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You start by writing $g_x$ as function of $f_u$ and $f_v$, thus $$g_x = \frac{ \partial g}{\partial x} = \frac{ \partial u}{\partial x} \frac{\partial f}{\partial u} + \frac{ \partial v}{\partial x} \frac{\partial f}{\partial v} = \frac{ \partial \frac{1}{y} -\frac{1}{x}}{\partial x} f_u + \frac{ \partial xy \exp\left(- \frac{z^2}{2} \right)}{\partial x} ... 1 The Lagrangian equations are$$\begin{cases}\begin{align}2x&=-\lambda y\\2y&=-\lambda x\\2z&=2\lambda z\\z^2&=xy+1\end{align}\end{cases}$$A systematic approach is by noting that the first three form a parameteric linear system with determinant ... 3 If z=0 you have:$$ \begin{aligned} 2x&=-\lambda y\\ 2y&=-\lambda x\\ xy&=-1 \end{aligned} $$and the first two of these imply that \lambda^2=4 and that x=y or x=-y and the first of these is incompatible with x and y being real and satisfying the third equation. So you are left with x=-y and xy=-1... If z \ne 0 we have ... 1 Charles Pugh's Real Mathematical Analysis or Hubbard's Vector Calculus, Linear Algebra, and Differential Forms: A Unified Approach. 0 The projection into the xy-planes shows the outline formed by the planes y=1, y=x, and y=-x. You can see that if x is the outer variable, then for x\le0, -x\le y\le1, whereas when x\ge0, x\le y\le1. You can determine that by drawing a vertical line (a curve of constant x) through the figure. That means we would have to break up the ... 1 We can write {\bf A}\cdot {\bf e}_i = A_i, so \nabla({\bf A}\cdot {\bf e}_i) is the gradient of A_i, To pick the i-th component, we dot that with {\bf e}_i again to obtain \frac{\partial A_i}{\partial x_i} = \nabla({\bf A}\cdot {\bf e}_i)\cdot {\bf e}_i, and the desired field is:$$\sum_{i=1}^n \frac{\partial A_i}{\partial x_i}\,{\bf e}_i = ...

2

The function $f(x,y,z) = e^y\cos x+z$ is a potential for the field $(-e^y\sin x,e^y \cos y, 1)$, so by the fundamental theorem of calculus we have $$\int_C -e^y\sin x\,{\rm d}x + e^y\cos x\,{\rm d}y + {\rm d}z = f(\pi,\pi,0)-f(0,0,1).$$

0

In the definition $$\lim_{x \to a} \frac{\| f(x) - f(a) - L(x - a)\|}{\|x - a\|} = 0$$ It is clear that one must have $\lim_{x \to a} f(x) = f(a)$ since otherwise the numerator alone wouldn't even converge to 0 (as $x \to a$).

2

No, of course not: Think of the function $e^{x-y}$ which along the line $x=y$ is not only bounded, but even constant $1$ - yet it clearly is not bounded.

1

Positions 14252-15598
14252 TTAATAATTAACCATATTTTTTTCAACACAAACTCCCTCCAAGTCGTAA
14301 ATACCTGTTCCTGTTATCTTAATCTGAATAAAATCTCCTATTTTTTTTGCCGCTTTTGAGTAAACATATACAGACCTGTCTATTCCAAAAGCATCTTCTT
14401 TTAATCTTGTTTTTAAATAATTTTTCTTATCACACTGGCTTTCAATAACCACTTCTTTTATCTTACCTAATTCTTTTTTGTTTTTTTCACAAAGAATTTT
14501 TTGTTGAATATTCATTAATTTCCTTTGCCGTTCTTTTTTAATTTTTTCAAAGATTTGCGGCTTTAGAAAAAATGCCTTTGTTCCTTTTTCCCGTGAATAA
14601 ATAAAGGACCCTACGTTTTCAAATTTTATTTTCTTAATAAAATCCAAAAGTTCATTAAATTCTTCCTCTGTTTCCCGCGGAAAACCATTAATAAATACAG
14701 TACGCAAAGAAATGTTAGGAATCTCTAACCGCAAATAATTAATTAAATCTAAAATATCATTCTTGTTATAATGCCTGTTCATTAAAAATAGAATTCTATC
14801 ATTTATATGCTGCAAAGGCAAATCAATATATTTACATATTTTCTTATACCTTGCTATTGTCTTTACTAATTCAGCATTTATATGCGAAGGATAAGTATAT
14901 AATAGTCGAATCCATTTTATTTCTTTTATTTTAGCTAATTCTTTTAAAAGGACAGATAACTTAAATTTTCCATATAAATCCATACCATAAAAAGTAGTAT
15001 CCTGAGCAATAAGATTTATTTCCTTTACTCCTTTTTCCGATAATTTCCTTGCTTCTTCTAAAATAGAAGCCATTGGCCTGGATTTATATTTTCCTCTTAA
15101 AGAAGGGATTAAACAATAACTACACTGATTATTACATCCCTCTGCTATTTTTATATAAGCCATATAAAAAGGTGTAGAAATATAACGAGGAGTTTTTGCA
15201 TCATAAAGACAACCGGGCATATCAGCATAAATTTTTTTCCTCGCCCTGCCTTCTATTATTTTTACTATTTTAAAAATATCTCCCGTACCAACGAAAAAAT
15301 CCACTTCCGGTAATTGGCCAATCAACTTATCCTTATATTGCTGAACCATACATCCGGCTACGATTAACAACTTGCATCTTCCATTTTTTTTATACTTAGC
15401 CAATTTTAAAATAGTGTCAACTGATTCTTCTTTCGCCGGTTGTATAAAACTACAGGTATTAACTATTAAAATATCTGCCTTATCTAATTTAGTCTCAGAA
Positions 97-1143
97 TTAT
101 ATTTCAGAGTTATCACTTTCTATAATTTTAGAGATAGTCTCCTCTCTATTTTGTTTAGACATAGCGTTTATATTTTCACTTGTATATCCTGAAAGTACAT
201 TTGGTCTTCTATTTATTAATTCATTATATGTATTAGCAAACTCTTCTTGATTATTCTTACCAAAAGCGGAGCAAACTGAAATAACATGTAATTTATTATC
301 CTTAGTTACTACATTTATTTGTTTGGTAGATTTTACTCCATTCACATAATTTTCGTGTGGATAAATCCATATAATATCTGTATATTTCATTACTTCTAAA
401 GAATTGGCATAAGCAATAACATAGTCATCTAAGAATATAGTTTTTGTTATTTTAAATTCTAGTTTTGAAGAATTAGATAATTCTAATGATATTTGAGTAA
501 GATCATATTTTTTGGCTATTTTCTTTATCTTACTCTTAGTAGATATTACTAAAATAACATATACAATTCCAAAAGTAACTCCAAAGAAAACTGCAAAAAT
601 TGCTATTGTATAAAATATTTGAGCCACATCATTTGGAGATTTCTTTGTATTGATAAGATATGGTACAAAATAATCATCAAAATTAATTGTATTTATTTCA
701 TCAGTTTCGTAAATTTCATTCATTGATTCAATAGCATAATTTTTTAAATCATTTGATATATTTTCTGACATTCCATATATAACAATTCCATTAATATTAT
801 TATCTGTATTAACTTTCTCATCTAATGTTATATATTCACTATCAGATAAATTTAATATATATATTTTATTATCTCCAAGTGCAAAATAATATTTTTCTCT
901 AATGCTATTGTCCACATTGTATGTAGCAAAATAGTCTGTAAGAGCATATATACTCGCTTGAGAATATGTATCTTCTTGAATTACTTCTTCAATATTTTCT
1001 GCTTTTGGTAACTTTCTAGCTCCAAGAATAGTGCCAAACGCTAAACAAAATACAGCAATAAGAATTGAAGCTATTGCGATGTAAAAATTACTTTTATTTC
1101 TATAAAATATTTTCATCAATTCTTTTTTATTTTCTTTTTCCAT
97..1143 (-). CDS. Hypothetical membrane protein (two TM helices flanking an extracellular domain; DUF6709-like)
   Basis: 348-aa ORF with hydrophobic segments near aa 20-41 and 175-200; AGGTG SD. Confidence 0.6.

This not a complete answer, but I hope it still is helpful. As you said, you have a chart on $A$, so it only remains to construct charts around boundary points. By assumption, for each point $x\in FrA$, there is an open neighborhood $U$ of $x$ in $\mathbb R^n$ and a diffeomorphism $F$ from $U$ onto an open subset $V\subset\mathbb R^n$ such that $U\cap ... 1 $$\frac{\partial}{\partial t}f(x,t)=\frac{\partial}{\partial t}\int_{0}^{g(x,t)} e^{-u^2} du=e^{-g^2(x,t)}\frac{\partial}{\partial t}g(x,t)\ ,$$ where one uses the fundamental theorem of calculus$\frac{d}{dz}\int_0^z dt\ h(t)=h(z).$Taking a second derivative (using the product rule) $$\frac{\partial^2}{\partial t^2}f(x,t)=\frac{\partial}{\partial ... 2 Assuming y=a x (a\geq0), the constraint leads to$$x=\frac{k}{\sqrt{3 a^2+2 a+2}+a+1}$$and$$x^2y=\frac{a k^3}{\left(\sqrt{3 a^2+2 a+2}+a+1\right)^3}$$Now, computing$$\frac{d}{da}x^2y=-\frac{(2 a-1) \left(3 a+\sqrt{a (3 a+2)+2}+2\right)}{\sqrt{a (3 a+2)+2} \left(a+\sqrt{a (3 a+2)+2}+1\right)^4}k^3$$which cancels if a=\frac 12. All of this makes ... 1 Discontinuous partial derivatives do not imply that the function is not differentiable. See this link for a counter example: http://mathinsight.org/differentiable_function_discontinuous_partial_derivatives 0 If a linear map preserves right angles then it preserves all angles and we can then deduce that all it has to be a multiple of an orthogonal matrix, ie. AA^T=1. See this: ALL Orthogonality preserving linear maps from \mathbb R^n to \mathbb R^n? 2 No. Let v_z = (0,0,x) and the region of integration be the unit circle. Clearly, by symmetry, \int \int v_z \mathrm{d}A = 0. However, \frac{\partial v_z}{\partial x} = 1 is positive everywhere, so its integral is not zero. (In fact, it's \pi.) 0 It's exactly the same as your example with the equation F(x,y,z)=0. The difference is that you have to change the number of dimensions. Let F:{ \mathbb{R} }^{ 5 }\rightarrow { \mathbb{R} }^{ 3 } be:$$ F(x,y,z,u,v)=({ x }^{ 2 }+y\cos { (uv)+{ z }^{ 2 },\quad{ x }^{ 2 }+{ y }^{ 2 }-\sin { (uv) } +2{ z }^{ 2 }-2,\quad xy-\sin { (u)\cos { (v) } +z) } } ... 1 Let$f(\varphi, \theta) = ((b + a \cos\theta) \cos(\varphi),~ (b + a\cos\theta) \sin(\varphi),~ a\sin\theta)$. Then the torus$T$with major radius$b$and minor radius$a$is given parametrically by$T = f([0,2\pi) \times [0, 2\pi))$. Now the surface integral of$Tis, as always, defined by parametrizations as \oint_T 1ds = ... 0 HINTS f(x,y,z)=1 means f maps any vector in \mathbb{R}^3 to 1. When you say g(x,y,z)=x, this means that g maps any vector in \mathbb{R}^3 to its first coordinate. Volume of the region A is defined as \iiint_A dV. 0 I think you are mixing up two things. The value/point (x,y) for which the d(x,y) and d²(x,y) are minimal and the actual value of d and d² for (x_{min},y_{min}). The value for which d and d^2 are minimal is the same, as distance is always positive d>0 hence multiplying it with d will result in d^2>0 Both expressions are equivalent ... 0 There is a term called monotonic. A monotonic function doesn't change direction -- as its input grows, it either never-shrinks or never-grows. A "strictly monotonic" function is a monotonic function that never stays the same -- it always either grows or shrinks. On the positive real numbers, squaring is a strictly increasing monotonic function. There are ... 0 d^2 = (x−3)^2+y^2+(16-x-y)^2 \begin{align} \dfrac{\partial d^2}{\partial x} &= 0 \\ 2(x-3) -2(16 - x - y) &= 0 \\ x - 3 - 16 + x + y &= 0 \\ 2x + y = 19 \\ \end{align} \begin{align} \dfrac{\partial d^2}{\partial y} &= 0 \\ 2y - 2(16-x-y) &= 0 \\ y - 16 + x + y &= 0 \\ x+ 2y &= 16 \\ \end{align} ... 2 Set y=x^2 . Then y^2 = x^4. Your equation becomes : 108y^2 - 507y + 300 = 0. Solve that and then replace x = y^2 for the solutions you found and you will find the solutions to your starting one. 2 Your idea is correct for total derivatives, but the equivalent of \frac{\mathrm dx}{\mathrm dv}=\frac1{\frac{\mathrm dv}{\mathrm dx}} $$is not$$ \def\p#1#2{\frac{\partial#1}{\partial#2}} \p xv=\frac1{\p vx} $$but the matrix equation$$ \pmatrix{ \p xu&\p yu\\ \p xv&\p yv }= \pmatrix{ \p ux&\p vx\\ \p uy&\p vy }^{-1} $$(which you ... 3 Be careful: you should consider x and y both to be functions of u and v. Take the partial derivative with respect to v of both equations in the system to get (don't forget the chain rule!):$$\left\{ \begin{array}{rcl} \displaystyle 2x\frac{\partial x}{\partial v}+2y\frac{\partial y}{\partial v}&=&0 \\[7pt] \displaystyle \frac{\partial ... 2 First you need to find the point(s) where you have to give the tangent plane. For the gradient you have: $$\nabla u = \left( \frac{\partial u}{\partial x},\frac{\partial u}{\partial y} \right) = \left( \frac{1}{x+1/y},\frac{-1/y^2}{x+1/y} \right)$$ And you're looking for the points(x,y)$where this is equal to$\left( 1,-\tfrac{16}{9}\right)$, so: ... 1 This can be done in a pretty standard way. $$\vec r = (x, y)$$ $$x= u$$ $$y = \frac vu$$ $$\vec r_u=(1, -\frac v{u^2})$$ $$\vec r_v=(0, \frac 1{u})$$ $$||\vec r_u ||=\sqrt{1+{(\frac v{u^2})}^2}$$ $$||\vec r_v ||=\sqrt{{(\frac 1{u})}^2}$$ $$\vec e_u = \frac {(1, -\frac v{u^2})}{\sqrt{1+{(\frac v{u^2})}^2}}$$ $$\vec e_v = \frac {(0, \frac ... 1 If you only care about the locations of minima and maxima, the derivative chain rule can make this easier. Say you have a function f(x) that you want to maximize/minimize. In your case, this would be the distance formula d = \sqrt{\Delta x^2 + \Delta y^2}. Very often, there is another function that considerably simplifies the derivative. Call that ... 0 I think it is best to use some elementary geometry. The volume of a cone is one third of the product between the base area and the height, by Cavalieri's principle. The distance of the vertex of the cone (i.e. the origin) from the plane x+4z=a is \frac{a}{\sqrt{17}} by a well-known formula. The boundary of the base is the set of points (x,y,z) such ... 0 You should have$$f(x,y)= f(1,1) +f_x(1,1).(x-1)+f_y(1,1).(y-1)+f_{xx}(1,1).\frac{(x-1)^2}{2!}+2f_{xy}(1,1).\frac{(x-1)(y-1)}{2!}+f_{yy}(1,1).\frac{(y-1)^2}{2!}$$It's 2f_{xy}(1,1).\frac{(x-1)(y-1)}{2!} instead of f_{xy}(1,1).\frac{(x-1)(y-1)}{2!}+f_{yx}(1,1).\frac{(x-1)(y-1)}{2!} because f_{xy}=f_{yx} In your case the fact that f_{xy}=0 makes your ... 1 The explicit value of the integral may be difficult to find, but its convergence depends only on the convergence of:$$\iiint_{x^2+y^2+z^2\geq 1}\frac{d\mu}{(x^2+y^2+z^2)^p}=\frac{4\pi}{2p-3}\qquad \left(p>\frac{3}{2}\right)$$since \exp\sin(x+y+z) is always bounded between the positive constants \frac{1}{e} and e. By assuming p>\frac{3}{2} ... 1 Simply put,$$ \frac{d(y^2)}{dx} = 2 y \frac{dy}{dx} = 0 $$and$$ \frac{d y}{dx} = 0 $$have the same latter condition to be fulfilled to find an extremum. And that goes for any square function of x !! 0 In spherical coordinates, you are looking for the volume of the following region:$$ E=\{(\rho,\theta,\phi)\;|\;0\le \rho\le 4\cos\phi,0\le \theta \le2\pi, 0\le \phi\le\frac{\pi}{4}\} $$So your volume equals$$ V(E)=\iiint_E \rho^2\sin\phi\; d\rho d\theta d\phi $$0 Hint: If there were a vector field G defined in the complement of the origin such that F = \nabla \times G, then Stokes' theorem would imply$$ \iint_{S} F \cdot n\, dS = 0 $$because the sphere has empty boundary. On the other hand, you can calculate$$ \iint_{S} F \cdot n\, dS $$explicitly (without calculus, even!), since on the unit sphere you have ... 0 Suggestion: Using ideas that Helmholtz proved, the gravitational vector field can be decomposed into the sum of an irrotational vector field (call it \phi) and divergence-less vector field (call it A). This means a vector field F can be written as F = -\nabla \phi + \nabla \times A. Obviously the gravitational field is curl free (conservative), so ... 0 Let r = x^2 + y^2. Note that if the values are a = \frac{x}{r} and b = \frac{y}{r}, then we will have: w = \frac{x}{r} dx + \frac{y}{r} dy. Then, the following follows: w(X) = \frac{1}{r} (-xy +xy) = 0, w(Y) = \frac{1}{r} (x^2+y^2) = \frac{1}{r} r = 1. This contradicts the conditions given (w(X) =1, w(Y) =0). Thus, the solution in ... 0 If it helps, you may write : \forall t \in \mathbb{R}, \, X(t) = \begin{bmatrix} x_{1}(t) & x_{2}(t) \end{bmatrix}^{\top} \quad \text{and} \quad Y(t) = \begin{bmatrix} y_{1}(t) & y_{2}(t) \end{bmatrix}. So that :$$ \forall t \in \mathbb{R}, \, g(t) = f\big( x_{1}(t),x_{2}(t),y_{1}(t),y_{2}(t) \big). $$The chain rule writes :$$ \small{ g'(t) = ... 1 From the two equations concerning$f_x$,$f_y$you obtained it immediately follows that $$\sin y=\sin(x-y)=\cos x\ .$$ Now$\sin y=\cos x$is equivalent with $${\rm (i)} \quad y={\pi\over2}+x\qquad\vee\qquad{\rm (ii)} \quad y={\pi\over2}-x$$ (all angles are modulo$2\pi$). In case (i) we then obtain$\cos x=\sin(x-y)=-1$, with consequences. In case (ii) ... 0 Use this trigonometric formula (and the ones with$\cos$) until you only have a product of sines and cosines. Then, say it is null iff one of them is null 1 Sometimes a picture's worth a thousand words. But as it has been pointed out, some words may also be useful. The blue plot is the distance function. It may seem redundant, but when two points are distant from$\;x\;$, their distance is$\;x\;$. So here,$\;d\;$is the distance function, and$\;d(x) = x\;$. The green plot is the distance squared (when ... 2 The first thing you should notice is that a distance is a positive number. Suppose the minimum distance is$d_{\text{min}}$. The statement means that any other distance$d$is larger that$d_{\text{min}}$: $$d\geq d_{\text{min}}.$$ As distances are positive, the squares are ordered in the same way $$d^2\geq d_{\text{min}}^2.$$ You can convince yourself by ... 1 The fine point is in the phrase "regardless of$\theta$". Let$f$be the characteristic function of the set $$A:=\left\{{1\over k}\biggl(\cos{1\over k},\sin{1\over k}\biggr)\>\biggm|\>k\in{\mathbb N}_{\geq1}\right\}\ .$$ Then$\lim_{r\to0}\tilde f(r,\theta)=0$, regardless of$\theta$, but the$\lim_{(x,y)\to(0,0)} f(x,y)$does not exist. If, however, ... 1 I would like to point you to the answer I gave here for an elaborate explaination on the use of$\lim\limits_{r\to0}$. To sum up what is said there; The problem is not that$\lim\limits_{r\to 0}f(r,\theta)$only considers straight lines, the problem is that$\lim\limits_{r\to 0}f(r,\theta)$is not what you probably think it is.$f(r,\theta)$is a function ... 1 The integrand is the normal vector of the curved surface of the cylinder, and is orthogonal to the normal vector of the flat surface; thus the integral is simply the surface area of the curved surface. 2 We compute using Leibniz rule $$0 = \frac{d}{dx} u(x,x^2) = u_x(x,x^2) + u_y(x,x^2) \cdot 2x = x + 2x \cdot u_y(x,x^2) = x (1+ 2u_y(x,x^2)).$$ Hence $$u_y(x,x^2)=-\frac{1}{2}.$$ 0 The OP asks: What am I doing wrong with this method? When should I not use polar coordinates to find limits of multivariable functions? The answer to the second question is somewhat unsatisfactory: If you find a limit, then you can. If you don't find a limit, then you can't. So now, let's just leave that behind us and focus on the first question: ... 6 Suppose I have two boxes, one with$M>0$dollars, one with$N>0$dollars. I don't tell you what$M$and$N$are, but only that$M^2 > N^2$. Which box has more money? The box with$M$dollars, because when comparing two positive numbers, it suffices to compare their squares. The one with the larger square is larger. 15 If$x \ge 0$and$y \ge 0$then$x \le y \iff x^2 \le y^2$. So as distances are greater or equal to 0, a distance is smaller or equal to another if and only its square is smaller or equal to the other's square. So as$\min distance$(in terms of$x$) is the smallest possible value, it will occur at the same$x$where the$\min distance^2$, the smallest ... 44 If you want to figure out which of$\sqrt{2}$and$\sqrt{3}$is the smallest, you can do this simply by comparing$2$and$3$instead. More generally, if you want to make a square root as small as possible, you can do this by making what's under the square root as small as possible. 4 Distances are positive real numbers.$f(x) = x^2$is strictly increasing on the set of all positive real numbers. So$d_1 \le d_2 $if and only if$d_1^2 \le d_2^2$. Using derivatives. Suppose$d(x) = \sqrt{f(x)}$. If$d(x_0) = 0$for some$x_0$, then we know that a minimum is at$x_0$. So, from here on, we can assume that$d(x) > 0$for all$x$. ... 26 This has nothing to do with derivatives, nor epsilons; it's pure logic. If you have a function$f:\>P\to{\mathbb R}_{\geq0}$defined on some set$P$(like a parabola in the plane) and a strictly increasing function${\rm sqr}:\>{\mathbb R}_{\geq0}\to{\mathbb R}_{\geq0}$then the function$\$g:={\rm sqr}\circ f:\quad P\to{\mathbb R}_{\geq0},\qquad ...